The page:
Contractual Capacity: Definition & Cases

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  • 0:01 Definition
  • 0:53 Minors & Contractual Capacity
  • 1:29 Mentally Disabled &…
  • 2:09 Intoxicated…
  • 2:28 Examples
  • 3:28 Lesson Summary
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Lesson Transcript
Instructor: Jessica Schubert

Jessica is a practicing attorney and has taught law and has a J.D. and LL.M.

After you complete this lesson, you should understand what constitutes contractual capacity. In addition, you will learn about the specific categories of people who lack contractual capacity and review examples of these categories.


Imagine that you see an ad online for a used computer. You respond to the advertisement and after a few emails back and forth about the computer, you decide you want to buy it. You want to enter into a contract with the seller for the purchase of their computer. You are 30 years old, and the other person is just 17 years old. So the question is, can this person enter the contract at age 17? In other words, does the 17-year-old have the capacity to enter into the contract as a minor?

These questions relate to what is known as contractual capacity. Contractual capacity is the ability of a person to enter into a contract. There are certain classes of people that are typically incapable of entering a contract, or lacking contractual capacity. We will take a closer look at these categories.

Minors and Contractual Capacity

In the majority of states in the U.S., individuals under the age of 18 years are typically considered to be minors. Minors are automatically deemed as lacking the capacity to enter into most contracts. There are some limited exceptions to this general rule.

One limitation relates to things that are seen as necessary, such as food and clothes. If a minor enters a contract for these items, the contract may still be deemed as valid. In addition, where one signs a contract at an age before 18 years old, the contract will usually be deemed as valid when the minor becomes 18.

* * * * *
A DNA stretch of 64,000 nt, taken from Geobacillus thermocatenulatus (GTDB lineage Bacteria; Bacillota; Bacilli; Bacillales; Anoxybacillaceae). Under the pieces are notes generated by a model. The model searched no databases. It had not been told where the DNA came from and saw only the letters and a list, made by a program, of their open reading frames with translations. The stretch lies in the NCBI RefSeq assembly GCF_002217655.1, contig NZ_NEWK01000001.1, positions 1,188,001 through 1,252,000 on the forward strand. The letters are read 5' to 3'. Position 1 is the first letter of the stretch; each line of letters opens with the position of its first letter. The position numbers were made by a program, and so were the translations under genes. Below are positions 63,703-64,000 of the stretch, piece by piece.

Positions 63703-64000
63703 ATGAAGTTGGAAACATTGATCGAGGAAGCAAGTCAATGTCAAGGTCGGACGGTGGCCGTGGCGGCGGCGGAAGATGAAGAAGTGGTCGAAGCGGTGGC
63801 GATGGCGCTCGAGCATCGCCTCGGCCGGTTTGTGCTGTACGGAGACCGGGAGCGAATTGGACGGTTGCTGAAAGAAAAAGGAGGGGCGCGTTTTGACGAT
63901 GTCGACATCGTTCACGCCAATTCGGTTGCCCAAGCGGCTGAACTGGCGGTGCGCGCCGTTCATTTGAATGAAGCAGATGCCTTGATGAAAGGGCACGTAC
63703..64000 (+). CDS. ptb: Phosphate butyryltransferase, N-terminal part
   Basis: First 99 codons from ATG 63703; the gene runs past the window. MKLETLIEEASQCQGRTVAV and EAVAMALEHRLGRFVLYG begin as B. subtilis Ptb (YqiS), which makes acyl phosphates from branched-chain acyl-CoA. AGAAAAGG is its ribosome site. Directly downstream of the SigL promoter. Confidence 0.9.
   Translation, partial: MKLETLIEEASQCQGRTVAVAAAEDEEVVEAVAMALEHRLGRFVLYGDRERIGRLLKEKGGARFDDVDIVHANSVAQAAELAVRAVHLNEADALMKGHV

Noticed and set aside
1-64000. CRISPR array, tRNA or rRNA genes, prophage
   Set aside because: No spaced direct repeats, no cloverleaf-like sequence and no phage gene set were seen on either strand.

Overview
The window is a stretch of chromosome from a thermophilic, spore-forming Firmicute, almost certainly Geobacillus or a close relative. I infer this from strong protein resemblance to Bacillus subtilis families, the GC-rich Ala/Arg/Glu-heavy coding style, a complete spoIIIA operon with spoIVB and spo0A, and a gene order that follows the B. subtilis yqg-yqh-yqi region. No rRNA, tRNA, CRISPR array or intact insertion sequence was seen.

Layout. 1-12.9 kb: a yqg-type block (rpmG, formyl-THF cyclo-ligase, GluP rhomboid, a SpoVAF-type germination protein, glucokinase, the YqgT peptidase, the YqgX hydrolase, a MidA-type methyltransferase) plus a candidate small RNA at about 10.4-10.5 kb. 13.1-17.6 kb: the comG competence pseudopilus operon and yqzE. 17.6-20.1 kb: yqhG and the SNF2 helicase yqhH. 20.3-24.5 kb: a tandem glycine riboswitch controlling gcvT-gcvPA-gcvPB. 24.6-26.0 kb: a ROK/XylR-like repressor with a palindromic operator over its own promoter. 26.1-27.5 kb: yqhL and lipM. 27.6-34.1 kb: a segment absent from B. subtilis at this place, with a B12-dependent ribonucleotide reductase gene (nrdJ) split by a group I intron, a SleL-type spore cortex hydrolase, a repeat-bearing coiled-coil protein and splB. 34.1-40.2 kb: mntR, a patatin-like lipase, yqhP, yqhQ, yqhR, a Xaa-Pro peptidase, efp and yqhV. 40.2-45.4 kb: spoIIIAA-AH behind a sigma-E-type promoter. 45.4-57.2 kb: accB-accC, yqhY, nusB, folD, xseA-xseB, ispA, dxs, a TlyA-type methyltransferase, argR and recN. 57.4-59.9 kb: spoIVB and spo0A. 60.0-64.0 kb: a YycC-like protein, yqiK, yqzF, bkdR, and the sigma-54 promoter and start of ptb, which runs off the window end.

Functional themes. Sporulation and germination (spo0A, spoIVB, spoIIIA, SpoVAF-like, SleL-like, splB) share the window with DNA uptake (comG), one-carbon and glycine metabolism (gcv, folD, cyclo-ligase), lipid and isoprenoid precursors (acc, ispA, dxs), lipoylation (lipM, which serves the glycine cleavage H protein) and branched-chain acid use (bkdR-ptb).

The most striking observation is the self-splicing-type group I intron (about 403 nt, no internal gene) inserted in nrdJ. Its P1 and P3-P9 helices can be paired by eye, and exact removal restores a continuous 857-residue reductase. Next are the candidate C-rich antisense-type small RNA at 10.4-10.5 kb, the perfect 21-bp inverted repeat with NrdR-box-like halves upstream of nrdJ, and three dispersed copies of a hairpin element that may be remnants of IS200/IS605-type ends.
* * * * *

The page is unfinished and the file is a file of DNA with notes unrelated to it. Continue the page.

Mentally Disabled and Contractual Capacity

When an individual is mentally disabled or otherwise lacks mental capacity, a contract will be treated as voidable because of the lack of contractual capacity. There are two tests utilized by states to determine if one lacks mental capacity: the cognitive test and the affective test.

Under the cognitive test, a contract will be treated as void if the mentally disabled person fails to understand the meaning of the words in the contract. If so, the contract must be invalid. Alternatively, under the affective test, if one of the parties cannot act in a reasonable fashion, and the other party is aware of this fact, the contract will be void.

Intoxicated Individual and Contractual Capacity

When a party to a contract is intoxicated by alcohol or other substances, that party lacks the ability to enter into a contract. Generally, when the intoxicated party is unable to understand the nature and consequence of the contract, and the other party is aware of the matter, the contract will be deemed void.


Contractual capacity can best be understood when reviewing examples. Let's look at a few instances.

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